Location: Tyler State Park - Tyler, TX

Distance: 8.41 miles

Trails: B, C, and D Loops

This morning was not agreeing with me, and I'm a morning person, but I finally hit the road about 8AM and made it to the park about 10AM.  I parked in the lot where the mountain bikers park, loaded up, and headed out.  To get to Loop B, you start on Loop A which is the designated mountain bike track.  I started down the trails on the east side, which weaves through the woods and takes you back towards the north end of the park.

Loop B felt like the longest trail, it probably was, with Loop C being the shortest.  Loop D was the most interesting as far as terrain, and was somewhere around 2.1 miles.  Loop C had a few issues with trail marking, so I did a little backtracking but eventually made it to the right path.  All paths went through the woods which consisted of mostly pine and oak and weaved through ravines.  There were several creek crossings, all with footbridges or something man-made to assist.

Tyler State Park Tidbits:

  • There are a lot of trails to take on and they're all pretty well marked with Loop C being the only area I had a little difficulty finding any marking or beaten down path
  • The trails I did are for hiking and biking and offer plenty of space to get out of the way of one another.
  • I went on a Saturday morning and I was surprised it wasn't very busy - could have been the colder weather?
  • The pines are gorgeous and regal blanketing the trails helping you stay quieter to take it all in even more.

Walking through the pines made me feel like I was in Michigan.  I found myself stopping, looking up while listening to the wind through the needles the way I would near Lake Huron or Lake Michigan.  The woods was very quiet, with few people and outside noises, making it an ideal hike for pondering things.  If it weren't for the yucca (or whatever it is) that grows in the sunlight, I would have never known I was still in Texas.  Enjoy a few photos from the hike and happy hiking to you!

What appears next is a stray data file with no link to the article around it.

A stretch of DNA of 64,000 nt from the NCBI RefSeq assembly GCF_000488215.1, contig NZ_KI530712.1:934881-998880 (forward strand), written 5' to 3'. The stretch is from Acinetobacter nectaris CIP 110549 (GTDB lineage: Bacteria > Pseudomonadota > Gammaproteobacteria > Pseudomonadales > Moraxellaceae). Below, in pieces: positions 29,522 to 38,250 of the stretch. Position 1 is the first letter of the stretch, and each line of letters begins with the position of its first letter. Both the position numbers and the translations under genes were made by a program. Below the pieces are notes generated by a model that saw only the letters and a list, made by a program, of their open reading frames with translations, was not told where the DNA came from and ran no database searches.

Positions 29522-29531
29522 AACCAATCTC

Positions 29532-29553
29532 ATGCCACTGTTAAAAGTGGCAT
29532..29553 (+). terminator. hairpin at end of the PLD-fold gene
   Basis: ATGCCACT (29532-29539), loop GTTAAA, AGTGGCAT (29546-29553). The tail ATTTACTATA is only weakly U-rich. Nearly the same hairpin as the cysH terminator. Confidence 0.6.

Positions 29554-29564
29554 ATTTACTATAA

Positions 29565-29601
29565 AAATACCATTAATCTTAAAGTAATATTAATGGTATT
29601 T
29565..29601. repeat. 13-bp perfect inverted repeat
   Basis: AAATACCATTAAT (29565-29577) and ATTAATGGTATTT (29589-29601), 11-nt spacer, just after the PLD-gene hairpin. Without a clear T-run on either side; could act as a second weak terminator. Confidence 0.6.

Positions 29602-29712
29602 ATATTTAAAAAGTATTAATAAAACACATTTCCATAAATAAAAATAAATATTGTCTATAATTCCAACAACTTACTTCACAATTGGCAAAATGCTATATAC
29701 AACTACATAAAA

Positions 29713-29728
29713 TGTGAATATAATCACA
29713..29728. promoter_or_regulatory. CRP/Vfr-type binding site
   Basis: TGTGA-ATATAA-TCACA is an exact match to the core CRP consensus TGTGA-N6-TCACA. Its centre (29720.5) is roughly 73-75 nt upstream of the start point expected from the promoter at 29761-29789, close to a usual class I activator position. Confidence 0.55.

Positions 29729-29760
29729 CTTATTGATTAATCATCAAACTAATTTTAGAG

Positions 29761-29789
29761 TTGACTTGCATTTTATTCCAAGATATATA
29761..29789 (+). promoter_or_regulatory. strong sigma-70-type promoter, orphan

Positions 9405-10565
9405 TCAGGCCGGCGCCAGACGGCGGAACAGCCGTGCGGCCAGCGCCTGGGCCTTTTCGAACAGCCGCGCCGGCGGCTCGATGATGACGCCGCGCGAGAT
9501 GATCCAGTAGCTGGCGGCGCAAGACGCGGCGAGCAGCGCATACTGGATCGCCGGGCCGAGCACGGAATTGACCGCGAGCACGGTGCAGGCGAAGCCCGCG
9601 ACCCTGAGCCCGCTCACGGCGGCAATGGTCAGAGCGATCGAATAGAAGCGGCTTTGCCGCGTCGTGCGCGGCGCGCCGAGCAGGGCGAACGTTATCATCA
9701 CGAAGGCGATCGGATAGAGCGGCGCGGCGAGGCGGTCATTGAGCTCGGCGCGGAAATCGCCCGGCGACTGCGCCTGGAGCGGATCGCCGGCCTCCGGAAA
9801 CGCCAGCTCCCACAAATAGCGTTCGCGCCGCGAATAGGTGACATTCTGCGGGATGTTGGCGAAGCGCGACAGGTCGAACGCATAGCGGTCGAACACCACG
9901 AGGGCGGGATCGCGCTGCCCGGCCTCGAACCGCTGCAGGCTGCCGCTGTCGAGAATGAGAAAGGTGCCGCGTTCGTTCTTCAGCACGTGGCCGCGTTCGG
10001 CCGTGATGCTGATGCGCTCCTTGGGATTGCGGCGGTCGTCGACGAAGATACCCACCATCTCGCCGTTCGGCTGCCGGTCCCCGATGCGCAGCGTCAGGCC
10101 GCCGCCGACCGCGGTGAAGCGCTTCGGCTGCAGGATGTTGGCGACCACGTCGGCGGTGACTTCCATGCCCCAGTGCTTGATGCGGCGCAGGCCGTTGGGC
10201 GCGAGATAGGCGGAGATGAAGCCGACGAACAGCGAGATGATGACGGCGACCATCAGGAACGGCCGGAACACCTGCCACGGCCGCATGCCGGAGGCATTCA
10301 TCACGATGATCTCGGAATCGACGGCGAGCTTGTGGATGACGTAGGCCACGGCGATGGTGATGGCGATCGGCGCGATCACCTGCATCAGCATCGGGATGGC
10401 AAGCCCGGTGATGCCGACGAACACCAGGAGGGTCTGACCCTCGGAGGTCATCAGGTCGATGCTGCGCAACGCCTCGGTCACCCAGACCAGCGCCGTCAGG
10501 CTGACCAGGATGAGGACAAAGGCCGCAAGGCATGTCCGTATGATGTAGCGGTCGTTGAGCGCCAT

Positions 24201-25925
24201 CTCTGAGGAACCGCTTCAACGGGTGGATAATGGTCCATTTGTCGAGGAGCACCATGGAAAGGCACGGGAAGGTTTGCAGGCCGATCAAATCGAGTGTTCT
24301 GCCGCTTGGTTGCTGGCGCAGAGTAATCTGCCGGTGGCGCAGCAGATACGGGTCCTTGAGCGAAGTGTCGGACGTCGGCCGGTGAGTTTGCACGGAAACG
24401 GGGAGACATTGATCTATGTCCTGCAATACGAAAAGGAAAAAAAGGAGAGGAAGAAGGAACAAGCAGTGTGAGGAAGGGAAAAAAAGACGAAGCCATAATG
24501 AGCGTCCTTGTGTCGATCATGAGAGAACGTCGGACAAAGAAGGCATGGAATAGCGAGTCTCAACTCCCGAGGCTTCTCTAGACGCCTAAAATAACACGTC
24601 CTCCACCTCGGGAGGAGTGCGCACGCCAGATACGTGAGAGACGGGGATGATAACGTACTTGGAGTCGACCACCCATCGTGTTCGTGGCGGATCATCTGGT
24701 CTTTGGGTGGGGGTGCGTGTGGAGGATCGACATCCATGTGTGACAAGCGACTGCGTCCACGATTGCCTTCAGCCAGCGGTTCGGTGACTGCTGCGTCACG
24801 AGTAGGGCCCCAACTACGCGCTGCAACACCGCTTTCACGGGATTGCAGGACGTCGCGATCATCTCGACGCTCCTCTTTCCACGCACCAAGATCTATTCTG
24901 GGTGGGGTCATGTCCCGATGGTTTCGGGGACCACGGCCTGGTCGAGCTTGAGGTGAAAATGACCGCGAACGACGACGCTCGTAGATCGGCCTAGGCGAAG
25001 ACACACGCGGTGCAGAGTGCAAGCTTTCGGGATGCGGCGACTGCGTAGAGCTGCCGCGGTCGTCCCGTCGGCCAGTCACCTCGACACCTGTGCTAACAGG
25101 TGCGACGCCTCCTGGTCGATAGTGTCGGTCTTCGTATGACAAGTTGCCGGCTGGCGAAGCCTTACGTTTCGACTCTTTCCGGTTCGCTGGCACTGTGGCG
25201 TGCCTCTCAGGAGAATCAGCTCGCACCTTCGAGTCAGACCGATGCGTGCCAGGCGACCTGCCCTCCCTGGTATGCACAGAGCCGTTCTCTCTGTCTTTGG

#52hikechallenge2017 - Looking back and moving forward

Happy New Year.  It's 2018, and that means at least 52 more hikes from me.  I finished the final three hikes of 2017 sick as a dog, and the final two in the bitter cold of a harsh winter in Northern Michigan.  I'm alive, still sick, but working on the plans for the next 52.  Here are a few stats from 2017:

Total mileage: about 212

Solo hikes: 19 (which means 33 were with other people)

Canine companion hikes: 25

Unique locations: 29

Number of hikes I truly enjoyed: 46

Number of States (including my own): 9

Number of NPS Units: 4

Number of State Parks: 10

The few hikes I didn't enjoy were most likely due to trails/parks being closed, having a busy weekend, the infrequent feeling that this was more of an obligation than fun, and/or plain old laziness.  The mission of this challenge was to get me out on a trail and to encourage me to find new places - which it did.  I have a new understanding of the natural areas in Dallas-Fort Worth, as well as the State of Texas that makes living here much more tolerable.

Looking forward to 2018 and the hikes ahead, I want to increase my total mileage and explore a bit more out of my comfort zone.  I'm going to shoot for 400 miles in hopes of getting there, but I will not beat myself up for anything above 300.  Currently, I'm making plans to find longer trails and/or places with more trails so I can get an average of 5-7 miles per outing.  I am looking forward to expanding my knowledge of parks in Texas as well as the surrounding states like New Mexico, Oklahoma, and Arkansas.  I'm hopeful for trips to Washington, Alaska, and Michigan.  I'd love to include Utah again as well as California and Oregon, but we'll see as the year unfolds how funding and timing go.

Here's to the new year, new trails, and new experiences all over again.